Search Results

Source: Economics Letters
Resulting in 22 citations.
1. Astorne-Figari, Carmen
Speer, Jamin D.
Drop Out, Switch Majors, or Persist? The Contrasting Gender Gaps
Economics Letters 164 (March 2018): 82-85.
Also: https://www.sciencedirect.com/science/article/pii/S0165176518300107
Cohort(s): NLSY97
Publisher: Elsevier
Keyword(s): College Dropouts; College Enrollment; College Graduates; College Major/Field of Study/Courses; Gender Differences; STEM (Science, Technology, Engineering & Mathematics)

Men and women respond differently to early-college struggles. Men are more likely than women to drop out of college, while women are more likely to switch majors. These effects offset so that there is no gender gap in the probability of graduating in one's initial major choice. For students who begin in STEM majors, however, women are far less likely to graduate in the field, driven by the fact that they are twice as likely to switch majors. We find no evidence that women are more sensitive to poor academic performance in the switching or dropout decisions.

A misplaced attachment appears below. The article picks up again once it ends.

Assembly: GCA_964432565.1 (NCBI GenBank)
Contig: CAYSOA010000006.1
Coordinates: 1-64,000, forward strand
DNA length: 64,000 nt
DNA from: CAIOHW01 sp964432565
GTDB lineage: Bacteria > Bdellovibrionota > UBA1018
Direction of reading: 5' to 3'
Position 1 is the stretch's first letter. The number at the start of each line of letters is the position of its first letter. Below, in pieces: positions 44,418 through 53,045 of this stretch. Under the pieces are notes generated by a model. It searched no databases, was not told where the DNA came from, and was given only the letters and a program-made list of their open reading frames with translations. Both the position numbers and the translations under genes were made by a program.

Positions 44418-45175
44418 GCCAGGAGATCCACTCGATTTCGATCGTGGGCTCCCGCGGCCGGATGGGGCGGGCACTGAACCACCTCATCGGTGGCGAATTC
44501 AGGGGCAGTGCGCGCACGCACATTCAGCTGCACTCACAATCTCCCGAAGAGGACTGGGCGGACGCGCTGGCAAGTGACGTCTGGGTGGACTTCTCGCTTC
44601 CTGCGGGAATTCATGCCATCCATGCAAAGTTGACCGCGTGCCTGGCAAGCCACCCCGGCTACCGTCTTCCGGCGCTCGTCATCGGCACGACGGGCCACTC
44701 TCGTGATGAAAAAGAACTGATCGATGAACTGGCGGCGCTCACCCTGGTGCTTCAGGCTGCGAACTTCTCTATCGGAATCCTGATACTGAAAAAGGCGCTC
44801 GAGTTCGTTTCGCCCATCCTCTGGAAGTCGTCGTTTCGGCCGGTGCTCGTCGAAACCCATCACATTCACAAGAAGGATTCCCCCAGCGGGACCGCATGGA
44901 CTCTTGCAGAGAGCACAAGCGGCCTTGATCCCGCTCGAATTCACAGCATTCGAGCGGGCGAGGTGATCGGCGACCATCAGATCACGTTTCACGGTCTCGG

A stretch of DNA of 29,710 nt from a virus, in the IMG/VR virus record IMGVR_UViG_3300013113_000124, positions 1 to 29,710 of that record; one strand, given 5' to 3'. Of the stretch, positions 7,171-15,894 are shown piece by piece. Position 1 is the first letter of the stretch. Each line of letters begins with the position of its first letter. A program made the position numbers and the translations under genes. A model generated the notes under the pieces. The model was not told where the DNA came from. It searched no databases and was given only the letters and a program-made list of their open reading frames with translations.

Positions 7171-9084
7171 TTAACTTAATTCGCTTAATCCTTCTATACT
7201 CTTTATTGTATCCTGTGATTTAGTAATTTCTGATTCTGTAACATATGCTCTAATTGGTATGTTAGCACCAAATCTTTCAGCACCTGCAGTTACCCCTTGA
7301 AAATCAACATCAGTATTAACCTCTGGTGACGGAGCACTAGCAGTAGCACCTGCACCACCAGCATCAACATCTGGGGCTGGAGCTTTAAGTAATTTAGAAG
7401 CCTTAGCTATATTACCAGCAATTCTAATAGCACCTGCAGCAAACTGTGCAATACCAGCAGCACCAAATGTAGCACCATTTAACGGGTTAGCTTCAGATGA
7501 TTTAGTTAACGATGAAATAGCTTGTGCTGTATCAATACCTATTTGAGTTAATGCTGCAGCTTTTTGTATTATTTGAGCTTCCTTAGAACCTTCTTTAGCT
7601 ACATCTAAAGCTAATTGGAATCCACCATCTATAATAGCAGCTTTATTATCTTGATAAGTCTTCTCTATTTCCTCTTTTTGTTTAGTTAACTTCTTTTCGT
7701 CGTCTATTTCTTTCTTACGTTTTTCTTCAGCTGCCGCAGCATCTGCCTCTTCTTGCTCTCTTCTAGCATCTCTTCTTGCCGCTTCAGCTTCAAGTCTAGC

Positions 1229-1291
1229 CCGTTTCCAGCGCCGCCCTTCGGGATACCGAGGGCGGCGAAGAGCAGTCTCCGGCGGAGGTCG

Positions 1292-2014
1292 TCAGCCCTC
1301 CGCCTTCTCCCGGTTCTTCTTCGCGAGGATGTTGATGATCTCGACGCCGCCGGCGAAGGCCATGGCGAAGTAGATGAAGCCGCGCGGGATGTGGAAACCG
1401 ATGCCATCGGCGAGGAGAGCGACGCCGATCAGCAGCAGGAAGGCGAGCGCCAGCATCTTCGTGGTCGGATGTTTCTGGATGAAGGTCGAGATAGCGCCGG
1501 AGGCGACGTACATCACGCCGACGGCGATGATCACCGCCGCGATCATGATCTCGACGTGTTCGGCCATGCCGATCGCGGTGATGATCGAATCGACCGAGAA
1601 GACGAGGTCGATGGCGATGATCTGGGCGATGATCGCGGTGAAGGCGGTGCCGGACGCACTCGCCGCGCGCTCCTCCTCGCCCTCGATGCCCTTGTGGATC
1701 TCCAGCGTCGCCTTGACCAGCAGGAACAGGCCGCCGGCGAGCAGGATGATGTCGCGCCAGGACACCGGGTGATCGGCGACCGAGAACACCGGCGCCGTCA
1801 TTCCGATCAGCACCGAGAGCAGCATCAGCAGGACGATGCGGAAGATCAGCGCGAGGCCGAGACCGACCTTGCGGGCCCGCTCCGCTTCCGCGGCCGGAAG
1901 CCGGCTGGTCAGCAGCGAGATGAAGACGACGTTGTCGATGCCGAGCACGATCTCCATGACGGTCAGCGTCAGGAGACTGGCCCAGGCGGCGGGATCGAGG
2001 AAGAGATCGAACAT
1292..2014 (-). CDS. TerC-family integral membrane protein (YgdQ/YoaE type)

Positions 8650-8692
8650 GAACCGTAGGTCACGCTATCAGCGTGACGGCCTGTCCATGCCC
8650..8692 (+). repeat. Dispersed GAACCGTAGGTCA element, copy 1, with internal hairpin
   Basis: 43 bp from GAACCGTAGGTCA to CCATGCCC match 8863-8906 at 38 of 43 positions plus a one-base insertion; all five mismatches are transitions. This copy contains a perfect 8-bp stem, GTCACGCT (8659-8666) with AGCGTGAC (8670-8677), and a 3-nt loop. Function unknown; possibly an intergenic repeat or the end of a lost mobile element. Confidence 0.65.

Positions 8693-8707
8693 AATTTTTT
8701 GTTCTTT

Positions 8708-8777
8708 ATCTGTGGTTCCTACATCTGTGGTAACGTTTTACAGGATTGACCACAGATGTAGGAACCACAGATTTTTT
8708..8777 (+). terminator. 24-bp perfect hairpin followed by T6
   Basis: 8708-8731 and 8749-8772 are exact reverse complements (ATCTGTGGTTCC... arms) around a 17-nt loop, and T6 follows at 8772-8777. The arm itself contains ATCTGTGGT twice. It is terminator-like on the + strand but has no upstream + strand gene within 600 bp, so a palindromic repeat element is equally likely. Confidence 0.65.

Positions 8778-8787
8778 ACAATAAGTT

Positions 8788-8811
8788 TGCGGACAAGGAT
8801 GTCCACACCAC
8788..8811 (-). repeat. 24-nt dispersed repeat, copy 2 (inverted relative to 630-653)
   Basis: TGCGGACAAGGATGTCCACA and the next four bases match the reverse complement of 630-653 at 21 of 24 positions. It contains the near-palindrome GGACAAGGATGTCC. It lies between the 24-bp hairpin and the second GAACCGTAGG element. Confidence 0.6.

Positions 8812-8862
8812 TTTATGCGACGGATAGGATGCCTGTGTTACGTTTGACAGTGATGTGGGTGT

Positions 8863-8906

Bibliography Citation
Astorne-Figari, Carmen and Jamin D. Speer. "Drop Out, Switch Majors, or Persist? The Contrasting Gender Gaps." Economics Letters 164 (March 2018): 82-85.
2. Bailey, James
Who Pays for Obesity? Evidence from Health Insurance Benefit Mandates
Economics Letters 121,2 (November 2013): 287-289.
Also: http://www.sciencedirect.com/science/article/pii/S0165176513004023
Cohort(s): NLSY79
Publisher: Elsevier
Keyword(s): Geocoded Data; Insurance, Health; Obesity; State-Level Data/Policy; Wages

Is there an obesity externality? In the late 1990’s and early 2000’s, many state governments began requiring health insurance plans to cover treatments for diabetes. Using difference-in-difference analysis of restricted geocode data from the 1979 National Longitudinal Survey of Youth to compare wages across states with and without diabetes mandates, I find that obese people pay for all of their own increased health costs in the form of lower wages, rather than passing them on to employers, insurers, and co-workers.